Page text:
"Your time is limited, so don't waste it living someone else's life."
Even if you're not a Mac, you should listen to Steve Jobs' understated commencement address at Stanford University in 2005.
Jobs, who quipped that the address was the closest he'd ever come to a college graduation, shared three stories that connected the dots of his life -- and could possibly serve as a roadmap for others. He outlined his decision to drop out of college, how it had loosed a hunger for learning and eventually inspired the launch of Apple computers.
Next, Jobs chronicled being fired from the company he'd built and how the painful and embarrassing split had led to greater things, including NeXT (which Apple later purchased because of its proprietary technology).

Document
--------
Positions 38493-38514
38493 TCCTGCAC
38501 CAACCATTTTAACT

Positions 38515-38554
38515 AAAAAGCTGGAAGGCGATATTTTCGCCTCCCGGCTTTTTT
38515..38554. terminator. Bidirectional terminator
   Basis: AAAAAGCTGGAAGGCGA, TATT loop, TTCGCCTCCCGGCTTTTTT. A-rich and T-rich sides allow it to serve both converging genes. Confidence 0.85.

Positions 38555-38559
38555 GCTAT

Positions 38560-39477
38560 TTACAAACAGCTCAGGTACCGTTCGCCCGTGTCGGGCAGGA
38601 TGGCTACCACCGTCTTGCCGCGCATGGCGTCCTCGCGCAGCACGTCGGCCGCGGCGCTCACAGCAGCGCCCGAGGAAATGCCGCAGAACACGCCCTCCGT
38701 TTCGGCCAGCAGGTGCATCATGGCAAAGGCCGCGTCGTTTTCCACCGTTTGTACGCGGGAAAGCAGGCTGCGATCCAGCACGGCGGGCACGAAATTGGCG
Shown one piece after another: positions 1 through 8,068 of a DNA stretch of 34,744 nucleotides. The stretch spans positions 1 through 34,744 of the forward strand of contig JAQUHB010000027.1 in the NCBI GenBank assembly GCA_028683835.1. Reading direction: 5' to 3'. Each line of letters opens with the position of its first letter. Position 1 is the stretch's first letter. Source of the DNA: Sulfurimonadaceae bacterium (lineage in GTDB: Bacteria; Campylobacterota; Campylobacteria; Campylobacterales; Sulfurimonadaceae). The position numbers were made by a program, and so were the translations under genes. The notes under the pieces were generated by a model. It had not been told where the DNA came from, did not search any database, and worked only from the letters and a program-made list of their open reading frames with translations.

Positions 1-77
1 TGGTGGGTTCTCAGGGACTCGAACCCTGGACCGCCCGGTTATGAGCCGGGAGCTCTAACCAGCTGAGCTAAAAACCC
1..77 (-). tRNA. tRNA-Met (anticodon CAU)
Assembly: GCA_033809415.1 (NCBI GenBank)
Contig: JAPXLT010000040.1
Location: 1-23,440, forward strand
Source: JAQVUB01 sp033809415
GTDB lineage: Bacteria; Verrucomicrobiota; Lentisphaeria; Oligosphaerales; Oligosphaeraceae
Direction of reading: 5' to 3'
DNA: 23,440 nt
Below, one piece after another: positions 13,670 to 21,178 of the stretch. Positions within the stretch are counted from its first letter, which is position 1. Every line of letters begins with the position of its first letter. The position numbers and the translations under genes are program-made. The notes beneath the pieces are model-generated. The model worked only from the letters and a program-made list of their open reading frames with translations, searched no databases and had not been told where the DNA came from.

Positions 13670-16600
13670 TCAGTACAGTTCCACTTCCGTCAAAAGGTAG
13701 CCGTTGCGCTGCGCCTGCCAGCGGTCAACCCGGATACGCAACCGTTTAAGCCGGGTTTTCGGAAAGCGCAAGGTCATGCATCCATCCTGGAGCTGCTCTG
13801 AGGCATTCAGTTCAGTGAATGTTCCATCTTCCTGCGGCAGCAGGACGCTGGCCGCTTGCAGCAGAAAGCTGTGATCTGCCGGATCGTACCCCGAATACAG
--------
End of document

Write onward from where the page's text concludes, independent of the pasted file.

But it was Jobs' recollection of being diagnosed with cancer that really stood out. For one day, he lived with the prognosis that he had three to six months before a rare form of pancreatic cancer would take his life. Then a biopsy revealed he had a rarer form still, one that could be surgically removed. (Sadly, the cancer would return and Jobs died in 2011).
"Don't be trapped by dogma -- which is living with the results of other people's thinking," Jobs advised. "Don't let the noise of others' opinions drown out your own inner voice. And most important, have the courage to follow your heart and intuition. They somehow already know what you truly want to become" [source: Stanford Report].